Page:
“They should put their differences behind them for the sake of the children. The more contact there is the better the outcome for the children.”

Researchers interviewed all 162 children (initially at an average age of eight and a half) about their relationship with their mothers, fathers and stepfathers.

The mothers were asked to report on children’s behaviour, on whether they were aggressive or delinquent (externalising behaviour) or withdrawn, anxious, or depressed (internalising).

The research comes in the wake of an attack on the Prime Minister with a purple flour bomb by campaign group Fathers 4 Justice.

Rights

The group claims current laws are failing children and fathers and wants better parenting rights for fathers.

Prof Dunn said: “This research is the best kind of thing to support the case of some desperate campaigners who want more access to their children.

“Our findings were unequivocal: more frequent and more regular contact was associated with closer more intense relationships with non resident fathers and fewer adjustment problems in children.”

Prof Dunn noted that the amount of contact between a child and a father was related to the relationship between the parents.

She added: “This underlines the importance of parents developing a good working relationship over children’s issues and of keeping any problems in their own relationships separate from their parenting.”

The research showed there tended to be less contact between children and their fathers if the mothers had been relatively young when pregnant.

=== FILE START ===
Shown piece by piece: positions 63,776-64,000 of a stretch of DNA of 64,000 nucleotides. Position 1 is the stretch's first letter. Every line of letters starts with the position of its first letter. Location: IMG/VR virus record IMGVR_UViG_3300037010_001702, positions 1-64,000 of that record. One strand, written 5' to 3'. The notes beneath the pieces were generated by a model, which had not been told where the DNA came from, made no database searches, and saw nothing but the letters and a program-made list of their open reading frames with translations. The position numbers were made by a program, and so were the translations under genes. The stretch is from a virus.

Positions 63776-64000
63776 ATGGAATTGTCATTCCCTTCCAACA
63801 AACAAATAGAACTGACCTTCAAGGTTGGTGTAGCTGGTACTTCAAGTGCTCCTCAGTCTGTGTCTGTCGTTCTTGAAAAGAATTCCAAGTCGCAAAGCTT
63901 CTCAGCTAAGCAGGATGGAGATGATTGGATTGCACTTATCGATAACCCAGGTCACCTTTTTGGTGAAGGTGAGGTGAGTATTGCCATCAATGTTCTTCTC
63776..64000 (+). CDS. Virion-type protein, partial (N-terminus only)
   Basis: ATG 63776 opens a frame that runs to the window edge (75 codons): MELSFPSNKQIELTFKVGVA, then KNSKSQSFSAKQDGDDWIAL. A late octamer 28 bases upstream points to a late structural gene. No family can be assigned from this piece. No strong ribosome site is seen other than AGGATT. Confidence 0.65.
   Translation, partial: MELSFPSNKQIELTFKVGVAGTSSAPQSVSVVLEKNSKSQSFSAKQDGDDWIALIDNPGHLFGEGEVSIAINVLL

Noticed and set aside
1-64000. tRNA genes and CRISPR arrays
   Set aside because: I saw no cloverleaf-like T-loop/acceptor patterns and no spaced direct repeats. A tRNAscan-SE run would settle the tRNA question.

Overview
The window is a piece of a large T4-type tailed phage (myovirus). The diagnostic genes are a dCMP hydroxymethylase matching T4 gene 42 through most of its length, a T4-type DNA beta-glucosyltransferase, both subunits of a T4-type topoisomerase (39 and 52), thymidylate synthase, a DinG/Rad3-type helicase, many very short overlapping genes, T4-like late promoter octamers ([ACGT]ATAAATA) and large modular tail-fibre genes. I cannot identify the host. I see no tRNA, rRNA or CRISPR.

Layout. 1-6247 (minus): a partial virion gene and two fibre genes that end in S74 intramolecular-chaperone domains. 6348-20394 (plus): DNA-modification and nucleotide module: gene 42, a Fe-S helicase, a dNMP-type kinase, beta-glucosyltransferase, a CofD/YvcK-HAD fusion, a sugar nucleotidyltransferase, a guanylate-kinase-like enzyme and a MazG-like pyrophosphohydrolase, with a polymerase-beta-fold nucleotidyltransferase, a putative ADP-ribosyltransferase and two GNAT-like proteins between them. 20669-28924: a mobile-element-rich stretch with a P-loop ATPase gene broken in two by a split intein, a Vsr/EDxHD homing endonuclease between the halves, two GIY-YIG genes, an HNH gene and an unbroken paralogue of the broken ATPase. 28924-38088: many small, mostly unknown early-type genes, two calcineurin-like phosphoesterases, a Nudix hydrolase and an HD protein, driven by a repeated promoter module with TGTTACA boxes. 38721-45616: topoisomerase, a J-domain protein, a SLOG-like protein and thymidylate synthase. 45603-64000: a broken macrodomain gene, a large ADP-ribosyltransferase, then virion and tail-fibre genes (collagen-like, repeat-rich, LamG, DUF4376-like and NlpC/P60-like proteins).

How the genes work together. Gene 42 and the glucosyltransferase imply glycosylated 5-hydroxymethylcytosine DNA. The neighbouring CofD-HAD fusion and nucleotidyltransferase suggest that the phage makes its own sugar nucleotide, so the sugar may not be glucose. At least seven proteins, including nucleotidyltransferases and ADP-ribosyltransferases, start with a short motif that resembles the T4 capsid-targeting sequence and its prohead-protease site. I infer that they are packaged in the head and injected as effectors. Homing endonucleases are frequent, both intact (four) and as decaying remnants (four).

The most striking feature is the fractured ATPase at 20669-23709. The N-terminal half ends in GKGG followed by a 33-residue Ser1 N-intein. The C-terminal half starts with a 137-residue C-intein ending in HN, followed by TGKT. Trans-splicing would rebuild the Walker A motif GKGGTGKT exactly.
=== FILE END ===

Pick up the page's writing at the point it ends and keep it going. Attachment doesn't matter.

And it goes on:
Continue reading Fathers are the key to child behavior.

In the Best in Interest of Children ~ Children’s Rights Facebook Group

In the Best in Interest of Children

Quite often, I write about parental alienation and family court bias. Both, of these things do and will continue to occur in its present form unless, something dramatic changes. When we set foot into a family court environment to decide parental responsibilities, we have certain expectations that the term “best interests” of our child will be applied in the fullest measure possible.

Within the family court realm, there are essentially three people who will ultimately have a hand in the decision making process of where our child will live. First, you have an attorney for Mom, an attorney for Dad and finally, the judge who will decide the merits of the case. Obviously, the attorney’s job is to advance their client’s position and most times isn’t worried so much about the best interest standard.